Out of Nairobi

Burdened Woman Along the Uhuru Highway. The shacks, the corrugated roofs, the painted tin walls. The schools and the strange vestiges of Christianity--7th Day Adventist Church, Gospel Choir, All Souls, Jesus Saves All! The blooms of pink flowers, the yellow-blushed buildings. The greenery and red dust paths. Dirt-brown sheep graze alongside the tarmac. Half-built (or half-collapsed) towers protrude from rows of long rusted huts. People stand, at ease; or else they stroll along the highway, make a farce of the notion that we must always get somewhere quickly. That we must always get somewhere at all.

Then it opens up. There are still markets and schools and a strange trickle of walkers; but fewer, further between, like a leak, dripping out of Nairobi. Painted buildings, in exotic Crayola hues: Safaricom green, Naivasha purple (later, I will tell you about the purple lake). Bars, cafés, little conveniences everywhere. Brown and white cowhides hung on wooden fences, labeled "For Sale", though no one seems interested in them. Now sheepskins, too, and what look like raccoon-tail hats.

Light is fading. We swerve around a roadblock. The rules here are unwritten, unspoken, and largely unknown-so everyone is just flying by the seat of their pants, all of the time. Even us, even them.

Fruit stalls. Live chickens for sale. Laundry hung on lines like so many coloured sweets--my eyes are overwhelmed. A sign: "Karibou Lari District". Welcome. Vegetables, and more fruit. Bright rhubarb. Who are these people, these people who live in these pockets of colour and decay, whose lives are so incomprehensible to me? Where are they going? I find that the vocabulary of my imagination is too limited even to guess. Do you know what that is like? To find a blank space in your own mind? I get a piece of Tennyson stuck in my head--And in the dusk of thee, the clock/Beats out the little lives of men--only the lives of men are never little, I think. Suddenly the lives of men seem impossibly large. All of these men we have passed have lives far greater than I am able to guess at. This is a strange feeling; and I think I like it.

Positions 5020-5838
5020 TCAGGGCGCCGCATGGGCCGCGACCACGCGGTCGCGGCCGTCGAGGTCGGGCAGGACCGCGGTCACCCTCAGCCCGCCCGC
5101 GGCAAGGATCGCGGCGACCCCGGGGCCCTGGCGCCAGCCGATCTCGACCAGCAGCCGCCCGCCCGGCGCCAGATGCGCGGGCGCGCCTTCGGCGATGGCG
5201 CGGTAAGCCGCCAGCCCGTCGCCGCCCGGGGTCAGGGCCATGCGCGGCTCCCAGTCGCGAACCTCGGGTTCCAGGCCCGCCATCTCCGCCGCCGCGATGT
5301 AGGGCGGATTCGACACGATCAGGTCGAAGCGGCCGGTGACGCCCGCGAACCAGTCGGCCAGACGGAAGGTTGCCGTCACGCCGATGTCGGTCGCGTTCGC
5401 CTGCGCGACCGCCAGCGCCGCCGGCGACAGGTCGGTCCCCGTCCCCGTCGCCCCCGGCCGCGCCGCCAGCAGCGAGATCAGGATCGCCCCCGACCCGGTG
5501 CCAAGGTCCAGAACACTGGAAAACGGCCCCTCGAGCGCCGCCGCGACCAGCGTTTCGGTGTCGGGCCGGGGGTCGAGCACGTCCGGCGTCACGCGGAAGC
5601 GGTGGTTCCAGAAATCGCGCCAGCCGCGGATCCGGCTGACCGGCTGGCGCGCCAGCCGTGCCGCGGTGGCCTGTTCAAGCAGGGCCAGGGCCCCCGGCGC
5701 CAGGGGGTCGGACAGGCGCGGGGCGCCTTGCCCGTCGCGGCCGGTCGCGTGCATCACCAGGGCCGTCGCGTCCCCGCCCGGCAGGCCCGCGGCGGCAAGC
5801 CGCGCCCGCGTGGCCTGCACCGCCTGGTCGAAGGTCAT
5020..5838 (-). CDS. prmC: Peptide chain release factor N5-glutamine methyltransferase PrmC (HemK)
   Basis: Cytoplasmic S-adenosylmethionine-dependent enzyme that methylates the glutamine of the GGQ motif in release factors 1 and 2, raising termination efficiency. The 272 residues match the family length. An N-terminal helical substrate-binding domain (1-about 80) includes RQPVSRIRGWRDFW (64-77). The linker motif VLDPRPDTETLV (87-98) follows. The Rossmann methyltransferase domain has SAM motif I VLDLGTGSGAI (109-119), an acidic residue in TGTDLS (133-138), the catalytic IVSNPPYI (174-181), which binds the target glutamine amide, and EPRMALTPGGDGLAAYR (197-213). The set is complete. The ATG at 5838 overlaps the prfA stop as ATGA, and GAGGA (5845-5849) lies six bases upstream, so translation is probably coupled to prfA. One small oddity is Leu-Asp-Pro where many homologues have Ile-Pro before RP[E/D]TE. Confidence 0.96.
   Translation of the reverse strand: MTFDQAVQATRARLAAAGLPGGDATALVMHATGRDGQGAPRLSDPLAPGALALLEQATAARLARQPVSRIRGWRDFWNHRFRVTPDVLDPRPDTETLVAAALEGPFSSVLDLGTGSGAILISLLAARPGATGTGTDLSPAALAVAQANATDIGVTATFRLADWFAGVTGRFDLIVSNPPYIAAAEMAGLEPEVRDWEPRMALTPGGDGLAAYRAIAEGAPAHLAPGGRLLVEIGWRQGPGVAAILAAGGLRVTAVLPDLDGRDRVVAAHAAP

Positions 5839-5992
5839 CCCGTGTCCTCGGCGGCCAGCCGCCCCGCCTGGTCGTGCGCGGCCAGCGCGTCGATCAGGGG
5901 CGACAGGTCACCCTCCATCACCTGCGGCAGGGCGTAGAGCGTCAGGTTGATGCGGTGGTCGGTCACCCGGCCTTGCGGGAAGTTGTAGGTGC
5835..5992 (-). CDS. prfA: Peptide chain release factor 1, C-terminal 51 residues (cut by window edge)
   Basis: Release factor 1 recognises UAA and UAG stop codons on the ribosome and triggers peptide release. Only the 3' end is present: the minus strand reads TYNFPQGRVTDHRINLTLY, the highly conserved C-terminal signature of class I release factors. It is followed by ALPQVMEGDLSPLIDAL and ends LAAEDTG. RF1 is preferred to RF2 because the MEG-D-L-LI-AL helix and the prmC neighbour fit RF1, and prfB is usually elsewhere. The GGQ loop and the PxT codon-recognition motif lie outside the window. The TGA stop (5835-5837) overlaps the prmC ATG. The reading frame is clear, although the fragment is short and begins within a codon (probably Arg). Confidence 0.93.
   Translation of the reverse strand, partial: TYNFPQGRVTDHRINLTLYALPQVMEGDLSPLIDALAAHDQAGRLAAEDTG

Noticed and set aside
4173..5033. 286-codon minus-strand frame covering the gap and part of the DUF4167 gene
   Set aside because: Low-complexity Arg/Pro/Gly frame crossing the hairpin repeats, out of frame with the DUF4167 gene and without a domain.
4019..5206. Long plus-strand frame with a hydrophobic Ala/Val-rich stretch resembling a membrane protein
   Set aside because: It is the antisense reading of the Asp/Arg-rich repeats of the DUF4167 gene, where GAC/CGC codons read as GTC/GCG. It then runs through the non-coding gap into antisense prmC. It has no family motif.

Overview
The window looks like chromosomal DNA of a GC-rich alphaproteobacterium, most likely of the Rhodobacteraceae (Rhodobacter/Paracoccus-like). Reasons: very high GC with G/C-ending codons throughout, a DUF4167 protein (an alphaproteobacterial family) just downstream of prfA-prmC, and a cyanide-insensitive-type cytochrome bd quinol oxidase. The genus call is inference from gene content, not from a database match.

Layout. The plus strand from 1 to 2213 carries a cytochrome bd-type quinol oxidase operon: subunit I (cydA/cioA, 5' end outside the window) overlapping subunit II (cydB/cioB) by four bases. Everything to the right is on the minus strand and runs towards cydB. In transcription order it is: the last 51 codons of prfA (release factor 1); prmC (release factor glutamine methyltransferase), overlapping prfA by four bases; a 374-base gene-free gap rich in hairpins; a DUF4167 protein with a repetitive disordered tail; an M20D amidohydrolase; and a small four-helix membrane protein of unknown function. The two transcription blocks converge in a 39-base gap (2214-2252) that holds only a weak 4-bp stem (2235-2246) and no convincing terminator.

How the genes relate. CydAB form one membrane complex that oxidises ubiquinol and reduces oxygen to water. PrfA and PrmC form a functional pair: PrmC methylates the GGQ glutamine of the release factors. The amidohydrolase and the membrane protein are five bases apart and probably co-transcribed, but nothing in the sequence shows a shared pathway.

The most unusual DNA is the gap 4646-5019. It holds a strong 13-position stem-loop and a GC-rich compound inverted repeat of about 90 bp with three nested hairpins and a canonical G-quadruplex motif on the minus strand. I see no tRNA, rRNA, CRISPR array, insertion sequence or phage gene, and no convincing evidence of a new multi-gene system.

Then there is a ruined building to the right and the promise, but not really the manifestation of, a spectacular Rift Valley view. My first Rift Valley view. Everyone says, when you tell them where you're going, that it will take your breath away. It's part of the shared experience of being here. But for now, all is shrouded in blue-gold mist.

We suck on sweets. Werther's Originals and powdered berry-flavoured lozenges. Spikes, roadblocks again. Forests of strange trees. Men standing at the spikes and the roadblocks, spitting, strolling, strutting, holding their guns like it's the most comfortable thing in Earth, to be here in the waning light, miles from everywhere, with cold metal and the hum of passing matatus for company.

We drive on, deeper and deeper into a thickening fog. The Great Rift Valley. Through the haze I discern a certain, unspecific vastness. A green, cloudy vastness. There are women in pink, bent double against their burdens. The blue lines of tree-encrusted hills. And then Naivasha, sparkling in the remnants of the daylight, silver like the raining sky. Wide space.